The call comes in at 9:37 a.m. Friday. Sturgeon County emergency crews answer their phones to hear an automated voice say that a plane has crashed into a crowd at an airshow at the Villeneuve Airport.
“There are multiple casualties,” the voice said. “Please activate the Villeneuve emergency plan.”
Minutes later, Sturgeon County firefighters come ripping down the runway at Villeneuve Airport in their trucks, lights flashing, ready to face a flaming fuselage and a field full of bloody victims.
The exercise has begun.
Fake crash, real fire
About 50 firefighters, medics, cops, airport personnel and volunteers were at Villeneuve Airport on Friday, June 14 for a full-scale emergency response exercise – something that’s done once every four years at the airport.
Flaming crashes with mass casualties are extremely rare at Edmonton airports, said Edmonton International Airport fire chief Burl Hamm, who supervised the exercise – the last one he could recall was in the 1970s. Because they’re so rare, it’s important to hold exercises like this to test emergency plans and give new firefighters a chance to learn how to deal with them.
This exercise involved the use of a mobile aircraft fire trainer, which is a mock-up of a medium-sized jet plane rigged with propane torches an operator can use to simulate the spread of a fire, Hamm said.
Airplane fires are dangerous as they can involve flammable fuels, exploding tires, and hazardous cargoes, said Sturgeon County fire chief Pat Mahoney, who was observing the exercise.
“Out here with the wind and the environment, it can spread very quickly.”
Mahoney said Sturgeon County crews train on this simulator each year at the Edmonton International and also practised on it Thursday night.
Calahoo and Namao firefighters would be the first responders to any real crash at Villeneuve Airport, Mahoney said. In this case, crews had to shoot their way past a pool of fire created by a grid of propane jets – simulating spilled fuel – before they could address the flames shooting out of the plane’s wheels and engine. They also had to search the plane’s hot, dark, cramped, and smoke-filled interior for the two dead "victims" on board, represented in this case by bundles of burnt hose.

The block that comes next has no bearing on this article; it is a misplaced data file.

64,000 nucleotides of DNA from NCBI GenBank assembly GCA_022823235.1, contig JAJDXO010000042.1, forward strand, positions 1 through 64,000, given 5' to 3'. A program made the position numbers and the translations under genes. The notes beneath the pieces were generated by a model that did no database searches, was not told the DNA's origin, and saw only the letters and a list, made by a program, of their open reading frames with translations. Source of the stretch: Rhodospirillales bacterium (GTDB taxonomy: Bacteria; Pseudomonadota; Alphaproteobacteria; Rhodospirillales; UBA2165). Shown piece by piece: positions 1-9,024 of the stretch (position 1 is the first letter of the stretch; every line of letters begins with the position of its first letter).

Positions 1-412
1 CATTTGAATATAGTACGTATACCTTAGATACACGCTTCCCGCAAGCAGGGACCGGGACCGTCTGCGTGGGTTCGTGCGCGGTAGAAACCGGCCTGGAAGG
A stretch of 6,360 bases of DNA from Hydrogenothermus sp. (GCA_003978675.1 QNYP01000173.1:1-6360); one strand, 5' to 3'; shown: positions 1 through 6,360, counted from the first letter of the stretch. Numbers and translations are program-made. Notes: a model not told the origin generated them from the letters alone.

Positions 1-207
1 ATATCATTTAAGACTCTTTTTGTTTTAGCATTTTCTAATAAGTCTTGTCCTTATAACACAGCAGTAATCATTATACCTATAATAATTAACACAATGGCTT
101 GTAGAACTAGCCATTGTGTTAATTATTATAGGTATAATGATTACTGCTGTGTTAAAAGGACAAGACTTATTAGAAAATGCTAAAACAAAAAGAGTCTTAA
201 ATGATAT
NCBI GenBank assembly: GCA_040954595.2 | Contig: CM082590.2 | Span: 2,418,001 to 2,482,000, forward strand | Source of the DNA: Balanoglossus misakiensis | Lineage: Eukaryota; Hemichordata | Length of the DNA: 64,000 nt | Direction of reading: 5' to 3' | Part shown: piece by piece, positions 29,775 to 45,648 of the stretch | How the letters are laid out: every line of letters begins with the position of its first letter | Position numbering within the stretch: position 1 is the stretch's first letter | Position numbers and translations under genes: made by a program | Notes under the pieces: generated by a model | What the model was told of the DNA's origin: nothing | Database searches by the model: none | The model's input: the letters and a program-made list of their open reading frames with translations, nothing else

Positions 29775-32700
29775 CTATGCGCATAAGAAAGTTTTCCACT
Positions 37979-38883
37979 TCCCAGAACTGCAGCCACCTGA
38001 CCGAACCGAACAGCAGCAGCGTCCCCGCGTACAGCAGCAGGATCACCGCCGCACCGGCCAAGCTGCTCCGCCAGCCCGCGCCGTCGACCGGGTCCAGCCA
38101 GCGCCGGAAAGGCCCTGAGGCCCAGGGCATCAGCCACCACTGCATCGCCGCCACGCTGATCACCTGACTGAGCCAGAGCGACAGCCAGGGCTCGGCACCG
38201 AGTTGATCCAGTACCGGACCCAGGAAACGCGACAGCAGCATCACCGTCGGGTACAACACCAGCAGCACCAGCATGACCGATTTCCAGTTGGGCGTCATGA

Once the fire was under control, crews heard pained cries from about 10 St. Albert and Sturgeon area volunteers playing the crash victims. Covered in fake wounds and blood (and, rather incongruously, holding scripts), they were scattered about the field next to the plane, screaming lines like “Help! Help!” and “My skin’s falling off!”
Firefighters had to conduct triage on the victims, administer first aid, and help them to the ambulances about 100 metres away, sometimes on the backs of stretchers.
St. Albert youth Kali Daum wailed as a firefighter bandaged a vicious fake gash in her leg and carried her to the ambulance. Her father, Taylor, added some drama to the affair by staggering over to her and asking, “Is she dead? Is she dead!?” before collapsing beside her.
“It seemed like an interesting opportunity for a young person to see what an emergency scene could be like,” said Taylor, when asked why he and Kali had volunteered for their roles.
“Having children (involved) makes it more interesting for the training.”
St. Albert student Jaeden Newsome said he signed up to flex his acting muscles.
“I found it pretty entertaining,” he said of the scenario, during which he had to wander around confused from a bloody heady wound.
“I finally found a place to put my acting to work and help out people.”
Crews had the victims treated and the fire out by about 11 a.m. Hamm said exercise participants would meet for a debrief session later that day.
Danielle Newsome, Jaeden’s mother, said she felt reassured by seeing crews in action in this scenario and was glad that she was able to help them out. Still, she joked that their gory makeup could make for an interesting drive home if they couldn’t wash it all off.
“I don’t want to be walking into a kindergarten class looking like this,” Jaeden joked.